A physicist testing a theory about converting sound waves into energy crosses swords with a corporation intent on using his location as a dumping site for toxic waste. Much action occurs.

I will give this movie credit for one thing; there’s some impressive stuntwork here. In the first half of the movie there’s a stunt involving a horse, the scientist, and two all terrain vehicles that is pretty impressive, and the second half of the movie has an extended action sequence involving a helicopter, a biplane, a round sphere of toxic waste, a bus, one of those trucks that hauls new cars around, a landing on the main street of a town, and a couple of construction vehicles. This increasingly outrageous last series of stunts is so off-the-wall that the movie seems to make the transition from straight action movie to parody, especially when it asks the question “Is it possible to do science while engaged in a knock-down fist fight?” Nevertheless, it does need to be pointed out that the science in the story never really becomes anything more than a Gizmo Maguffin, which somewhat marginalizes the movie in terms of its fantastic content. And when you get down to it, the overall story is pretty run-of-the-mill stuff. All in all, if the movie is worth catching, it’s for the stunts and the presence of Lance Henriksen, though his part is a bit disappointing.

A Coffin for the Bride (1974)

aka Kiss Kiss, Kill Kill
Article 5008 by Dave Sindelar
Date: 12-4-2015
Directed by John Sichel
Featuring Michael Jayston, Helen Mirren, Michael Gwynn
Country: UK
What it is: Episode of UK TV Series “Thriller”

A modern-day Bluebeard (a man who marries and kills rich women for their money) is on the loose, and a lawyer, who suspects the truth but can’t prove it, vows to catch him.

The whole “Bluebeard” plot is only marginal horror; though they are serial killers of a sort, they have a clear motivation for their actions, which to me tends to deemphasize the horror elements. This particular version of the story certainly plays more like a crime/mystery thriller than a horror movie.

That being said, I can nevertheless attest to the fact that this is easily one of the best episodes I’ve seen from that somewhat uneven TV series from which it comes. The script is solid and never quite shakes out the way you think it’s going to; my only problem is that sporadically it gives the serial killer those “meaningful to the audience but ambiguous to everyone else” lines that strike me as self-conscious and phony. Still, what really anchors this one is an excellent performance by Helen Mirren, though it may take you until the end of the movie to fully appreciate it. Michael Gwynn is also memorable as the lawyer; I only wish he were in the story more often than he is. Michael Jayston is solid as well; in fact, the whole cast excels. Anybody who wishes to catch this series at its best would do well to start with this one.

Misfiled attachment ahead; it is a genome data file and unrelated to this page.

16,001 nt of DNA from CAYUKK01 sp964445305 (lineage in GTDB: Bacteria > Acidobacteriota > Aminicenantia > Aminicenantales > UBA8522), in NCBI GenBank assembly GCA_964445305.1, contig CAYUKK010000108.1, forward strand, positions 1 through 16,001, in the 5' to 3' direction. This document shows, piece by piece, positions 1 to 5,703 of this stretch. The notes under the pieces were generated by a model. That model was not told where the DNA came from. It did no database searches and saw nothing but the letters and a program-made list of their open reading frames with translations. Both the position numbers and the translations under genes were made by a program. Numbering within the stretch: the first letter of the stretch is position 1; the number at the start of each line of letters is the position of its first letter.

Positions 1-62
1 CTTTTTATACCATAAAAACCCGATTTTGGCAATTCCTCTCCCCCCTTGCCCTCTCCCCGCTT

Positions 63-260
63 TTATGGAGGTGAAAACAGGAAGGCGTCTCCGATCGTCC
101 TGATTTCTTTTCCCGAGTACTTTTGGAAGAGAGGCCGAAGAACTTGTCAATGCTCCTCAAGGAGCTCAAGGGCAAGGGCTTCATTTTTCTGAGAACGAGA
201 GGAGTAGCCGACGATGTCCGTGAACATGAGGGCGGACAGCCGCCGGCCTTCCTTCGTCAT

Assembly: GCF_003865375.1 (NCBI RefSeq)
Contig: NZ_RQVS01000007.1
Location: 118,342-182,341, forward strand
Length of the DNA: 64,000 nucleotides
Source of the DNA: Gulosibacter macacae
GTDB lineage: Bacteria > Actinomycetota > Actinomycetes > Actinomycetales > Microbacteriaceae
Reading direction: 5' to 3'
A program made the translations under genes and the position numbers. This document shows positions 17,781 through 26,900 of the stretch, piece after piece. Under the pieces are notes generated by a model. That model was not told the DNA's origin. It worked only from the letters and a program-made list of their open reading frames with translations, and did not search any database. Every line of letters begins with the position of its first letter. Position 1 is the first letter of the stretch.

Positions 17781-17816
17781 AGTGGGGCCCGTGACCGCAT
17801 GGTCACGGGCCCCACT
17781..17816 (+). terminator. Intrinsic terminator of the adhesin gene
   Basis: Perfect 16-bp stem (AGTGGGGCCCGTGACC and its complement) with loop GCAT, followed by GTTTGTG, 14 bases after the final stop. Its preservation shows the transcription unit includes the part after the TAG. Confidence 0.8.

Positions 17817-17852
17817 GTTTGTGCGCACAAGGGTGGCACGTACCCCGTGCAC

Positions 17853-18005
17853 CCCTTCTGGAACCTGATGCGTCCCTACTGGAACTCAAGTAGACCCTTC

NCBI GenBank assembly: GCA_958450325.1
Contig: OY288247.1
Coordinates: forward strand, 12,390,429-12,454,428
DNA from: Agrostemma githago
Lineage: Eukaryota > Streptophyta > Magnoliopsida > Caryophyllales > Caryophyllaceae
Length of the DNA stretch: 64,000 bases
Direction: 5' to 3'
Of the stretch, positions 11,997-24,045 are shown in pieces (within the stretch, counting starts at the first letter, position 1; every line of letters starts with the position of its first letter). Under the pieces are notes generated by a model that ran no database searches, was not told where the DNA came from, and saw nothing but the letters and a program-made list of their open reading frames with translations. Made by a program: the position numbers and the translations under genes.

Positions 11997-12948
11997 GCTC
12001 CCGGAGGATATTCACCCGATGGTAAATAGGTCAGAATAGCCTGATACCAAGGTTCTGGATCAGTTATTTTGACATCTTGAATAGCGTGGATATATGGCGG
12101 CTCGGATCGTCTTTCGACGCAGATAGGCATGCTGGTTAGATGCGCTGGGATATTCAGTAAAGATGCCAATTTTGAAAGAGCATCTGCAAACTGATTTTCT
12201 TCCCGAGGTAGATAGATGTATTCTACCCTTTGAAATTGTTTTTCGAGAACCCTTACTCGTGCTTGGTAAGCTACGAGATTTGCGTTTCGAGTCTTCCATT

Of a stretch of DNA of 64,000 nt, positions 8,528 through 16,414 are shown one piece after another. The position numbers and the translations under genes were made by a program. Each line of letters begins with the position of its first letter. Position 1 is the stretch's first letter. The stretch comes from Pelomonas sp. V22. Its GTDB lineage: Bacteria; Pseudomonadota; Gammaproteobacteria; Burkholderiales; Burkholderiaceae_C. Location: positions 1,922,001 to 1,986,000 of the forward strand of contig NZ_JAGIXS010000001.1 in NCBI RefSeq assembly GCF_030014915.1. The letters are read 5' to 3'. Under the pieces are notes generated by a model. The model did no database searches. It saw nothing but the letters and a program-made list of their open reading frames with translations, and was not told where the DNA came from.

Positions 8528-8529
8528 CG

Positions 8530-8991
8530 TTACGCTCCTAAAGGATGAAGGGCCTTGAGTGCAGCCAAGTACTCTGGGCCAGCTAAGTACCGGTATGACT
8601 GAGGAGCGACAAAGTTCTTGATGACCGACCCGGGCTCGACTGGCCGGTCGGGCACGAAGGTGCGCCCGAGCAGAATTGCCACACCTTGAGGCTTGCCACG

Cannibal Apocalypse (1980)

aka Cannibals Are in the Streets, Apocalypse domani
Article 4972 by Dave Sindelar
Date: 10-30-2015
Directed by Antonio Margheriti
Featuring John Saxon, Elizabeth Turner, Giovanni Lombardo Radice
Country: Italy / Spain
What it is: Movie about eating disorders

Three Vietnam vets return home infected with form of rabies which turns them and those they bite into cannibals.

Given the main title of this movie, it took me a little bit of time to come to terms with what this movie really was. The opening scene featuring helicopters flying over a jungle had me suspecting it was your typical Italian “encounter with a tribe of cannibals” movie, but this sequence turns out to involve the Vietnam war and quickly turns to a modern-day American city. Then I suspected it was going to be your typical “zombie apocalypse” movie; despite the fact that the infected people were not technically “zombies”, in practice there’s not inherently a lot of difference between them. However, the paucity of people infected never quite makes this pan out. It wasn’t until I was a ways into the movie that I realized what it was; it was a “disturbed Vietnam vet” movie with the cannibal/rabies angle grafted onto it. Though I will grant that this approach was unexpected and unusual, the end result isn’t particularly good; the action sequences adequate at best and confusing at worst, the movie’s gore content is relatively low for this sort of thing, and the movie is full of horrible dialogue with a plethora of awkward cursing. I think the latter problem may be due to the English dubbing; the actors who speak English normally (like John Saxon) fare well enough, but those that are dubbed have some awful lines. Saxon and Radice fare best acting-wise, but the story never really takes off, and overall it’s quite disappointing.

Curse of the Headless Horseman (1972)

Article 4965 by Dave Sindelar
Date: 10-22-2015